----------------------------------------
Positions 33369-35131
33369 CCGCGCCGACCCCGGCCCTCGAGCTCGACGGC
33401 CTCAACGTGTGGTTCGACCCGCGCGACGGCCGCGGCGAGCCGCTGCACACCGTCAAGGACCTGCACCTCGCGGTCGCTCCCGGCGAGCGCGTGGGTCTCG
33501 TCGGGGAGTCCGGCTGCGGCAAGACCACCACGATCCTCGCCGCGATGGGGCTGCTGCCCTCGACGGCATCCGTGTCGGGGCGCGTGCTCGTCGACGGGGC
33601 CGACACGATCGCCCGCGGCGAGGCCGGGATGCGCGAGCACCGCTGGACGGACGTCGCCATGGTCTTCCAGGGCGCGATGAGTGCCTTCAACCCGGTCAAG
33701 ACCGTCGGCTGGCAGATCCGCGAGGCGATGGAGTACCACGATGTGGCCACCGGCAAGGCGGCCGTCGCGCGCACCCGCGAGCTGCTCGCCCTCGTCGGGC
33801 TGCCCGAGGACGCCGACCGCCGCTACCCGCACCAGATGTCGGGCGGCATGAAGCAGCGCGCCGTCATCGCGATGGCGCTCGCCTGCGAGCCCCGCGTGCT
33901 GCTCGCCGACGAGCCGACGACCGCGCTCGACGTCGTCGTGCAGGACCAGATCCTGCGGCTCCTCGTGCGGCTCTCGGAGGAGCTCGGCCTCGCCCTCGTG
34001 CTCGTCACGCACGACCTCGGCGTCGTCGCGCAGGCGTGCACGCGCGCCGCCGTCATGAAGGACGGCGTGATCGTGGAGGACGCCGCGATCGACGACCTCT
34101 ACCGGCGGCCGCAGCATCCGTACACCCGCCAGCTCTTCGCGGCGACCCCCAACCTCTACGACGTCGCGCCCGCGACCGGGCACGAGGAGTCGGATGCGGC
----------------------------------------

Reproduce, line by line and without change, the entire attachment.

Positions 33369-35131
33369 CCGCGCCGACCCCGGCCCTCGAGCTCGACGGC
33401 CTCAACGTGTGGTTCGACCCGCGCGACGGCCGCGGCGAGCCGCTGCACACCGTCAAGGACCTGCACCTCGCGGTCGCTCCCGGCGAGCGCGTGGGTCTCG
33501 TCGGGGAGTCCGGCTGCGGCAAGACCACCACGATCCTCGCCGCGATGGGGCTGCTGCCCTCGACGGCATCCGTGTCGGGGCGCGTGCTCGTCGACGGGGC
33601 CGACACGATCGCCCGCGGCGAGGCCGGGATGCGCGAGCACCGCTGGACGGACGTCGCCATGGTCTTCCAGGGCGCGATGAGTGCCTTCAACCCGGTCAAG
33701 ACCGTCGGCTGGCAGATCCGCGAGGCGATGGAGTACCACGATGTGGCCACCGGCAAGGCGGCCGTCGCGCGCACCCGCGAGCTGCTCGCCCTCGTCGGGC
33801 TGCCCGAGGACGCCGACCGCCGCTACCCGCACCAGATGTCGGGCGGCATGAAGCAGCGCGCCGTCATCGCGATGGCGCTCGCCTGCGAGCCCCGCGTGCT
33901 GCTCGCCGACGAGCCGACGACCGCGCTCGACGTCGTCGTGCAGGACCAGATCCTGCGGCTCCTCGTGCGGCTCTCGGAGGAGCTCGGCCTCGCCCTCGTG
34001 CTCGTCACGCACGACCTCGGCGTCGTCGCGCAGGCGTGCACGCGCGCCGCCGTCATGAAGGACGGCGTGATCGTGGAGGACGCCGCGATCGACGACCTCT
34101 ACCGGCGGCCGCAGCATCCGTACACCCGCCAGCTCTTCGCGGCGACCCCCAACCTCTACGACGTCGCGCCCGCGACCGGGCACGAGGAGTCGGATGCGGC